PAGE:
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dc.contributor.advisorSkeaff, Sheila
dc.contributor.advisorMcLean, Rachael
dc.contributor.authorSharp, Lauren
dc.date.available2017-03-30T22:04:24Z
dc.date.copyright2017
dc.identifier.citationSharp, L. (2017). The contribution of discretionary salt to the sodium and iodine intakes of New Zealand adults: a pilot study (Thesis, Master of Dietetics). University of Otago. Retrieved from http://hdl.handle.net/10523/7246en
dc.identifier.urihttp://hdl.handle.net/10523/7246
dc.description.abstractBackground: Iodised discretionary salt has been used as a method to improve the iodine status of the New Zealand population since 1939. Discretionary salt intake is estimated to be between 10-15% of total sodium intake however the contribution of iodised discretionary salt to total iodine intake is not known. Reliable methods for determining iodised discretionary salt are required to accurately assess the iodine intake of New Zealand adults. Objective: The aim of this study was to determine the feasibility of a lithium-tagged salt method to determine the quantity of discretionary iodised salt consumed in the diet of adults living in Dunedin and its contribution to iodine intakes. Design: This observational study was conducted between September and October 2016 in 15 adults aged between 18 and 70 years living in Dunedin. Participants were asked to complete a weighed diet record and 24-hour urine collection for six days over a nine day period. Baseline data were collected on Days 1 and 2. On Day three, participants were asked to use lithium-tagged salt without changing usual salt intakes. Urinary and dietary methods were used to determine discretionary salt. Results: The estimated mean total sodium intake derived from urinary analysis over all intervention days was 2900mg/day (equivalent to 7.3g salt). Using the lithium-tagged salt method, the mean discretionary sodium intake was 14% of this mean total sodium intake. From the weighed dietary records, mean total sodium intake was 2878mg/day (i.e. 7.3g salt) of which 25% was from discretionary salt. Using the lithium-tagged salt method, the total iodine intake was 157µg/day, of which 59µg/day (38%) came from discretionary salt. Using the weighed dietary record method, the total iodine intake was 173µg/day, of which 82µg/day (47%) came from discretionary salt. Conclusion: In contrast to weighed dietary records, the lithium-tagged salt method resulted in the estimation of a lower proportion of total iodine that contributed to discretionary salt. However both methods showed that discretionary iodised salt use was a significant contributor to iodine intakes in this study sample, however a larger, more representative sample of the New Zealand population is needed to assess the contribution of iodised salt to the diet of the wider New Zealand population.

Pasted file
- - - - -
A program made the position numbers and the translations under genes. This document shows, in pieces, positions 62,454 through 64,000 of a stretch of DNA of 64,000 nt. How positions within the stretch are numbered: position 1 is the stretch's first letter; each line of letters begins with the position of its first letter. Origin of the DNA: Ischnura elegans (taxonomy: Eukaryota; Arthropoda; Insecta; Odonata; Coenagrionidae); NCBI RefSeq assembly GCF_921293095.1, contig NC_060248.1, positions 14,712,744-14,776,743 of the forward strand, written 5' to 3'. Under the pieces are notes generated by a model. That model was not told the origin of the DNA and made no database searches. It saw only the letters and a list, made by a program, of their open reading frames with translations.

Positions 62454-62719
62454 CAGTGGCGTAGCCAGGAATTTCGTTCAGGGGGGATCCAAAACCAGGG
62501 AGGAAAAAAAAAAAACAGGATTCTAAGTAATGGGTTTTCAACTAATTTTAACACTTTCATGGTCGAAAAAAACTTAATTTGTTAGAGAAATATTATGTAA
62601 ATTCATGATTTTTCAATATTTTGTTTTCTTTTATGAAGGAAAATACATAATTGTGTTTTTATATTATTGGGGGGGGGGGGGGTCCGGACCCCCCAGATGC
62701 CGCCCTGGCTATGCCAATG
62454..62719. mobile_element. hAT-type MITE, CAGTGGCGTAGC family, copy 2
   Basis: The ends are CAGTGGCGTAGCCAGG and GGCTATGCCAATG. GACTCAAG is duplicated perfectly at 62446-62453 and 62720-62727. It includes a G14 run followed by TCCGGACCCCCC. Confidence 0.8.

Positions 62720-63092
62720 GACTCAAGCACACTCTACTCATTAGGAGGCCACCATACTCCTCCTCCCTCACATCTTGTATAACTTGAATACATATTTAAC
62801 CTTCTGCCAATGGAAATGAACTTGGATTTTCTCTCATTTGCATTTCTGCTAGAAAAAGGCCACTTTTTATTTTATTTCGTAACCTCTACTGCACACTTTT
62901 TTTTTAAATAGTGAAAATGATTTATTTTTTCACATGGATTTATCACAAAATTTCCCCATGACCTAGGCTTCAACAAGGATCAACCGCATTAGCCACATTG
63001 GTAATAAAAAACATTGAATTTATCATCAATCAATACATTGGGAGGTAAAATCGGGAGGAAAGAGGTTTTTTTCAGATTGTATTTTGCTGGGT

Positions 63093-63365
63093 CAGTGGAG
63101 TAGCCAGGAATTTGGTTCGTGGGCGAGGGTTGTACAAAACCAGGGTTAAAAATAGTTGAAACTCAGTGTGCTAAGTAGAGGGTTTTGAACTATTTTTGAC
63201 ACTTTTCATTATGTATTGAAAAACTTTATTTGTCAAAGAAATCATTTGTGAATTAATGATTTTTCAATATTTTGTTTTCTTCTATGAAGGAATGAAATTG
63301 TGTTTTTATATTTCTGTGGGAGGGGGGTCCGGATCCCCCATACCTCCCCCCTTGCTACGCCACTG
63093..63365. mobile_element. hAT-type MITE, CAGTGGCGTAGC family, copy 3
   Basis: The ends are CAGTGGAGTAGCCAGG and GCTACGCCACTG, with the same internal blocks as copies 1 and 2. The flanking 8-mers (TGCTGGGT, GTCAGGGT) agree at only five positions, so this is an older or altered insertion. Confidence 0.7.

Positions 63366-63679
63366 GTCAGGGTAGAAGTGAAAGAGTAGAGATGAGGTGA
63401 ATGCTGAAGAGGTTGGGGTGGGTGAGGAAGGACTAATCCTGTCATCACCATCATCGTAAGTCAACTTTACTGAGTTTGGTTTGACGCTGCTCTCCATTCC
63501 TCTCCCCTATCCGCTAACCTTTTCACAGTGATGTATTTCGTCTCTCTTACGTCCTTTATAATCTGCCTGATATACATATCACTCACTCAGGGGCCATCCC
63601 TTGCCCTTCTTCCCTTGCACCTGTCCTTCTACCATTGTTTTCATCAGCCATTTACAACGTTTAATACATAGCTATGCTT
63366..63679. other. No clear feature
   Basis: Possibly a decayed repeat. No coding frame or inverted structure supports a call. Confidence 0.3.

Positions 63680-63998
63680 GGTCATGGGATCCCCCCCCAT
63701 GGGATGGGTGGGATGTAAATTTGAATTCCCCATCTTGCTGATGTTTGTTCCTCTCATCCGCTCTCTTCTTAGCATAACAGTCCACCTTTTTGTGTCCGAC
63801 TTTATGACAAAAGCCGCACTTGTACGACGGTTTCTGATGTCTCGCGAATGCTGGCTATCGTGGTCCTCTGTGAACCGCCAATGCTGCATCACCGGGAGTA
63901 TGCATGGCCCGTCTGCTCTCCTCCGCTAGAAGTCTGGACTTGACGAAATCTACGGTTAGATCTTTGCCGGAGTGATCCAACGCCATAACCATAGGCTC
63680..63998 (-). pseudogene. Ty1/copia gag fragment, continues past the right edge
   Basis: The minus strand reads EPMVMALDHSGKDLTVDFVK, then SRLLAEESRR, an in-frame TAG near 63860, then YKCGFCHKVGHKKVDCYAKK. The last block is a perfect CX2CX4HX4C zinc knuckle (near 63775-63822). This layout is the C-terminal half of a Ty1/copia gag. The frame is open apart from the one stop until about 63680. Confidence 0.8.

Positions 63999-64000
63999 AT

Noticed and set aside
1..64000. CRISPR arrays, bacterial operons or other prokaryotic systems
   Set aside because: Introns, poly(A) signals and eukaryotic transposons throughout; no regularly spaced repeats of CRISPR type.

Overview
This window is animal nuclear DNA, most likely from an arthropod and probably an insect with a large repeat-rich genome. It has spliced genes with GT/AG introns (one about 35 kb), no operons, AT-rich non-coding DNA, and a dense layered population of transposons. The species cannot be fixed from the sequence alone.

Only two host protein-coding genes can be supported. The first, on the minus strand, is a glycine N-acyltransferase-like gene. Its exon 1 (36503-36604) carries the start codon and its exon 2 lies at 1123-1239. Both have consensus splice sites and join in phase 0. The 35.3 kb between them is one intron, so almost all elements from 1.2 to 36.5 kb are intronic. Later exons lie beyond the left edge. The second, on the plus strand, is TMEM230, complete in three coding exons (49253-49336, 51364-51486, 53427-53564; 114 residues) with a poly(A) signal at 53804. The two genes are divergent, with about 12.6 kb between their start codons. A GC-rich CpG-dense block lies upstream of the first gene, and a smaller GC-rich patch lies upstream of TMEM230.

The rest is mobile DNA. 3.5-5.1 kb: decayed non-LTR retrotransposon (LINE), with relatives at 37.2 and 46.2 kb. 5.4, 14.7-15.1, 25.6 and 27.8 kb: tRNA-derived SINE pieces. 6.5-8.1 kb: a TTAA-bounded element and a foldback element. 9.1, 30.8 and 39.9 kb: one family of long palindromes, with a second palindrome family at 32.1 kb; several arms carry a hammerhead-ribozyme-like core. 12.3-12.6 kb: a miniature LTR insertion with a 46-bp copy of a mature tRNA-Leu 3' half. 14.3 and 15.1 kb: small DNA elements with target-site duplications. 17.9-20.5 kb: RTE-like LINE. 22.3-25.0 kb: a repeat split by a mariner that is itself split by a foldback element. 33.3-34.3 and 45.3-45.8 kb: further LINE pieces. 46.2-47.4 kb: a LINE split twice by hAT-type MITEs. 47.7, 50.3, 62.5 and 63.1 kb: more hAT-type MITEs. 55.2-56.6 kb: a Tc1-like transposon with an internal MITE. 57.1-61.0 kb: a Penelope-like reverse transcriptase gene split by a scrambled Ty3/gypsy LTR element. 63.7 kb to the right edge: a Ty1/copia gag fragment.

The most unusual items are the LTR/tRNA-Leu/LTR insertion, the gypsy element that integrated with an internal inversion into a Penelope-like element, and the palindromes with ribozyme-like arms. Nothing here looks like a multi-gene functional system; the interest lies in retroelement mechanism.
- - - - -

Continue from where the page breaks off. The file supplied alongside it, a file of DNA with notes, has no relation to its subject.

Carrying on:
dc.language.isoen
dc.publisherUniversity of Otago
dc.rightsAll items in OUR Archive are provided for private study and research purposes and are protected by copyright with all rights reserved unless otherwise indicated.
dc.subjectDiscretionary salt
dc.subjectIodine
dc.subjectLithium-tagged salt
dc.titleThe contribution of discretionary salt to the sodium and iodine intakes of New Zealand adults: a pilot study
dc.typeThesis
dc.date.updated2017-03-30T21:08:10Z
dc.language.rfc3066en
thesis.degree.disciplineHuman Nutrition
thesis.degree.nameMaster of Dietetics
thesis.degree.grantorUniversity of Otago
thesis.degree.levelMasters
otago.interloanno
otago.openaccessAbstract Only
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